When he was younger, the tirades were few and far between, a blip on an otherwise happy and fulfilling childhood. But with the birth of his little sister the financial strain on his mother increased and she was never one who was known for dealing with pressure. His father, a lawyer, left soon afterwards, without a word of apology or explanation. The abandonment, coupled with the loss of his income, meagre as it was, struck blows from which his mother’s psyche could not recover.
The tirades did not need a trigger, they came at regular intervals and with little or no provocation and they were always aimed at him, never at his little sister. But for this Izmir was thankful. His four year old sister, Manna, was everything to him. No matter how dark his day, one smile from her innocent, chubby face would put his mind at ease. He spent many an hour on summer days carrying her on his back and taking walks in the fields. They’d talk of anything and everything, Manna’s questions never ceased and Izmir’s patient replies supplied all the answers she could wish for. For the questions he did not know the answer to, Izmir used his wonderfully creative mind and created fantastical answers which Manna gobbled up with relish.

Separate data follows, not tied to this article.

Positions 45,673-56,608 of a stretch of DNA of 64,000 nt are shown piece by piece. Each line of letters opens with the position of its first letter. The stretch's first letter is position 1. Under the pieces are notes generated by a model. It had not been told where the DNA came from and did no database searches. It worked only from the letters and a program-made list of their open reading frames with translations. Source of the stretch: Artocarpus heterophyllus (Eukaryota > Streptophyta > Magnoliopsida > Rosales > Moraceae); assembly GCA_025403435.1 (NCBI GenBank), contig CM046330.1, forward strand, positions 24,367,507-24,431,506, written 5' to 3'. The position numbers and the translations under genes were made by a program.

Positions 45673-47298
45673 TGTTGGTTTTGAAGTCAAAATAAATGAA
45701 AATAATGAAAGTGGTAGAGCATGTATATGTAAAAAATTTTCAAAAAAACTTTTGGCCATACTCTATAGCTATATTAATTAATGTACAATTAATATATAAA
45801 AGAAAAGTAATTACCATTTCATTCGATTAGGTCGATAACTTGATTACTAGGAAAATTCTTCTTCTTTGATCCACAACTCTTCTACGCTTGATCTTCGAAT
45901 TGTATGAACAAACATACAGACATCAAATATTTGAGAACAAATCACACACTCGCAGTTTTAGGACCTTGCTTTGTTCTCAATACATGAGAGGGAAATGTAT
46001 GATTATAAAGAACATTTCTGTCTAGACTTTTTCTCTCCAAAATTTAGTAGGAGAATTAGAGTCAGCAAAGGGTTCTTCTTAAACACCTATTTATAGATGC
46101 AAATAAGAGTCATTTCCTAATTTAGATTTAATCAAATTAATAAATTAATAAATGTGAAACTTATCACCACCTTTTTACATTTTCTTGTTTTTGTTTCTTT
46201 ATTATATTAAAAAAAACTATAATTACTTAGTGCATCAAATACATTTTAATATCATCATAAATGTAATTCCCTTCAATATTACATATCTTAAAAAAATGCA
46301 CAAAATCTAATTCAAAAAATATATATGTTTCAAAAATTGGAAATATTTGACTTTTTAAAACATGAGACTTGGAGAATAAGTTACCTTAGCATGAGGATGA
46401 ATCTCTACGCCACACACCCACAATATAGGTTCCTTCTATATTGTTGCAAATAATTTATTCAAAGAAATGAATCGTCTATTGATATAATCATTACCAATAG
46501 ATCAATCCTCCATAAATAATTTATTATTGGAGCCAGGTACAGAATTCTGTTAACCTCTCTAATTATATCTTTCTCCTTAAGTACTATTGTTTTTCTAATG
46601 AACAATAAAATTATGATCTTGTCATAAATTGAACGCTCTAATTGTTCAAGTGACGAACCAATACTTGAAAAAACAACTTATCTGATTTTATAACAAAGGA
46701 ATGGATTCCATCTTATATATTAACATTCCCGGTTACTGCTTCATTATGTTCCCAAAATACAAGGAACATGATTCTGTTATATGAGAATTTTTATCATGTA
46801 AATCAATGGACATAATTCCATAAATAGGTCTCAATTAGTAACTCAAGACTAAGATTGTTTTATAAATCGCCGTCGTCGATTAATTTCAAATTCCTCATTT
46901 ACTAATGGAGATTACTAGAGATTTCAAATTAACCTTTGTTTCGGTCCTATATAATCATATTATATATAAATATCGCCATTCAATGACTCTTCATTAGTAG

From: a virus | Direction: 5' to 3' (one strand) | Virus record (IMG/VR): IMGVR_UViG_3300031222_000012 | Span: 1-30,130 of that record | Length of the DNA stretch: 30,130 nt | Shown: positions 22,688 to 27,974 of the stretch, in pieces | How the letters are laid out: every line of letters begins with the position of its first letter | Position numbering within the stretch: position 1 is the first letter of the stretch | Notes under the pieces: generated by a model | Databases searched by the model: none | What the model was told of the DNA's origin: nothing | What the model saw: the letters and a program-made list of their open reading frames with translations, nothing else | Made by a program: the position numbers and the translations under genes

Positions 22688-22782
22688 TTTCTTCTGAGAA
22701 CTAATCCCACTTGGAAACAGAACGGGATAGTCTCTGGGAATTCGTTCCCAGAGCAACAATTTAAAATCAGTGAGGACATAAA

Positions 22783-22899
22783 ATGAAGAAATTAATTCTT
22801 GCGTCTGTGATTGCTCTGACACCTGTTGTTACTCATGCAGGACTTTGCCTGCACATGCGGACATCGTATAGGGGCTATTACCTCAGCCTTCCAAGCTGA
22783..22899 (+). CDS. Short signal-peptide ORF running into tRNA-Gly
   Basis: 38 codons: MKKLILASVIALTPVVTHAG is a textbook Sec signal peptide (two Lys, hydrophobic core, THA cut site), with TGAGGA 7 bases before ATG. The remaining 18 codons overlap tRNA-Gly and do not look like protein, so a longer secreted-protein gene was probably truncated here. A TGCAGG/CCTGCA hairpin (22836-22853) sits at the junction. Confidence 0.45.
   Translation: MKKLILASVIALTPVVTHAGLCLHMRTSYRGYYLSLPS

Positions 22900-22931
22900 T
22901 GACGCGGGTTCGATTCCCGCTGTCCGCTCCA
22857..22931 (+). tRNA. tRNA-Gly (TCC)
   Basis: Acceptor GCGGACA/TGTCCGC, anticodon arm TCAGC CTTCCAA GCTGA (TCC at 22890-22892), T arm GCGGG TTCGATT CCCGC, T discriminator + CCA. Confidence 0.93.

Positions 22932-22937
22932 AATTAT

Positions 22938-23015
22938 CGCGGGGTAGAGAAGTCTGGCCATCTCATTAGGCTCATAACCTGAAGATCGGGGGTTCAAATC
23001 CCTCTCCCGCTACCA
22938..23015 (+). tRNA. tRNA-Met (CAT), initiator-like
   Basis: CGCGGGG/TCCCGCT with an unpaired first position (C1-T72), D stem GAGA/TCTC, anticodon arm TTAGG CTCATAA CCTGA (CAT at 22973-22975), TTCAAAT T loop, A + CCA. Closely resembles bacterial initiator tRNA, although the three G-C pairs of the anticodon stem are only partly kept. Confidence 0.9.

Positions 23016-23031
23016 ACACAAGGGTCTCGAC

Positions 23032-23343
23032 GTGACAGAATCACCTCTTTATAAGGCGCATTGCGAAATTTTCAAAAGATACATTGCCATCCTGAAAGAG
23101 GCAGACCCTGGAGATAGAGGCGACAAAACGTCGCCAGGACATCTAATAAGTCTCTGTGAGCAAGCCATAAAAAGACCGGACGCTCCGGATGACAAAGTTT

Izmir’s greatest fear was that Manna, on growing up, would also have to bear the vicious attacks from which she had thus far been exempt. His nightly ruminations were constantly visited with visions of her green eyes overflowing with tears, her otherwise ready and piercing tongue stunned into silence.
At all costs, that day must not arrive, resolved Izmir.
Two years on, Izmir realised his fears had been well founded. Manna had just begun to become the target of her mother’s tantrums. Izmir recognised the signs from his own experiences. And already he could see it affecting her mood. She had been an exceptionally cheerful child, and still was, but one sensed a troubled mind behind that winning smile that always played on her lips.
The fact that he was at a similar age when his mother’s behaviour towards him had taken a turn for the worse was not lost on him. Soon his mother would stop all pretence at civility and spout venom at every instance she was brought face to face with her daughter. And Manna’s intelligent, inquisitive mind would be clouded with anger and resentment. Izmir knew all too well from his own experience just how crippling those sentiments could be and he shuddered at the prospect of seeing his sister go through such an ordeal before him.